Two staff members at the Department of Energy’s Oak Ridge National Laboratory have received prestigious HENAAC and Luminary Awards from Great Minds in STEM, a nonprofit organization that focuses on promoting STEM careers in underserved
Oak Ridge National Laboratory scientists evaluating northern peatland responses to environmental change recorded extraordinary fine-root growth with increasing temperatures, indicating that this previously hidden belowground mechanism may play an important role in how carbon-rich peatlands respond to warming.
Oak Ridge National Laboratory researchers have developed a machine learning model that could help predict the impact pandemics such as COVID-19 have on fuel demand in the United States.
ORNL researchers have developed an intelligent power electronic inverter platform that can connect locally sited energy resources such as solar panels, energy storage and electric vehicles and smoothly interact with the utility power grid.
From materials science and earth system modeling to quantum information science and cybersecurity, experts in many fields run simulations and conduct experiments to collect the abundance of data necessary for scientific progress.
A team led by Dan Jacobson of Oak Ridge National Laboratory used the Summit supercomputer at ORNL to analyze genes from cells in the lung fluid of nine COVID-19 patients compared with 40 control patients.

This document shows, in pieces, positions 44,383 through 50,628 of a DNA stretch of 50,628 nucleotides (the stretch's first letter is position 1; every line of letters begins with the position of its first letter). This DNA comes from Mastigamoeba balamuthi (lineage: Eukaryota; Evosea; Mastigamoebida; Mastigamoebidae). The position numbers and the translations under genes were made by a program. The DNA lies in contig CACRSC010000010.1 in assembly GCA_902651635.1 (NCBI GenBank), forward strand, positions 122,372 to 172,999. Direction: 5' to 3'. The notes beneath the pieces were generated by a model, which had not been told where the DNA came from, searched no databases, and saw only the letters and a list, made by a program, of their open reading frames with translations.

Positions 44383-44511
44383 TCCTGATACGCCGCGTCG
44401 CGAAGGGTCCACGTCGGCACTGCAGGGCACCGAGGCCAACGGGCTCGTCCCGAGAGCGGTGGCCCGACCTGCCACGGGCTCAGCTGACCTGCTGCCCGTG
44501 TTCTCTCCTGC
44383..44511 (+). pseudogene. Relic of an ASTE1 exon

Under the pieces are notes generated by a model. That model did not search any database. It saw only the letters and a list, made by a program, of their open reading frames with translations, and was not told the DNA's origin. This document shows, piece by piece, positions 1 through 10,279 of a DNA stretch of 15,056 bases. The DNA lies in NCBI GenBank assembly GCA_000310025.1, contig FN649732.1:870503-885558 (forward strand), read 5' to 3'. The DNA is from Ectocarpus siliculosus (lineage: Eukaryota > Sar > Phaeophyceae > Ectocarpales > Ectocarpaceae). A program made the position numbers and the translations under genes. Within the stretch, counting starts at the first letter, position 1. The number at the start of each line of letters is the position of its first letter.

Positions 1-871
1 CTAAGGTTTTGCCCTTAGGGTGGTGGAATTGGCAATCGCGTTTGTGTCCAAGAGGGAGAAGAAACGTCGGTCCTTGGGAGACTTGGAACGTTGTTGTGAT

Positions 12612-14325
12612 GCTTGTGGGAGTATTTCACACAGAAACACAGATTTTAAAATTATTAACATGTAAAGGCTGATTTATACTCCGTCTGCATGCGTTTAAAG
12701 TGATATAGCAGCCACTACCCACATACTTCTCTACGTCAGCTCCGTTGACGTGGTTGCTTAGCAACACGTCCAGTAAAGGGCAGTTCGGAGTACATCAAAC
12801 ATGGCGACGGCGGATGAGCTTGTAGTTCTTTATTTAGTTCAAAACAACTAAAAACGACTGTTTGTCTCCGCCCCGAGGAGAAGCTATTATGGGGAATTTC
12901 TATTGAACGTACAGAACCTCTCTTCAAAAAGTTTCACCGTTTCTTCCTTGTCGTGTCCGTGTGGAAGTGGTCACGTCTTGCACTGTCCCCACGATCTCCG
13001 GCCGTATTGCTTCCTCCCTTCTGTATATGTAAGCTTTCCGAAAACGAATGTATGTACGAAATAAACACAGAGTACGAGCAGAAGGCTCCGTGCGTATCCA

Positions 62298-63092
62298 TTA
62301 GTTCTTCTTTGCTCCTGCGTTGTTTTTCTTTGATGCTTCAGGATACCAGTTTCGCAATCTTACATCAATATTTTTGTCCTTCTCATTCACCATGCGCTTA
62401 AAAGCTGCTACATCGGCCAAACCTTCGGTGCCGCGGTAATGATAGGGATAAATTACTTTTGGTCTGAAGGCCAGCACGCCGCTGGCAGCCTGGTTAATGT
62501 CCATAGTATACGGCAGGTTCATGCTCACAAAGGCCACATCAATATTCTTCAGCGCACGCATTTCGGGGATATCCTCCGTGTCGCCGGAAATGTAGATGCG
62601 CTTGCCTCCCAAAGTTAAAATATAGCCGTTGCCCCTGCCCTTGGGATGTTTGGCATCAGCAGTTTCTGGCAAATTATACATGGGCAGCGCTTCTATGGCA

Scientists at Oak Ridge National Laboratory have demonstrated a direct relationship between climate warming and carbon loss in a peatland ecosystem.
Five researchers at the Department of Energy’s Oak Ridge National Laboratory have been named ORNL Corporate Fellows in recognition of significant career accomplishments and continued leadership in their scientific fields.
Researchers at Oak Ridge National Laboratory developed a method that uses machine learning to predict seasonal fire risk in Africa, where half of the world’s wildfire-related carbon emissions originate.
Ada Sedova’s journey to Oak Ridge National Laboratory has taken her on the path from pre-med studies in college to an accelerated graduate career in mathematics and biophysics and now to the intersection of computational science and biology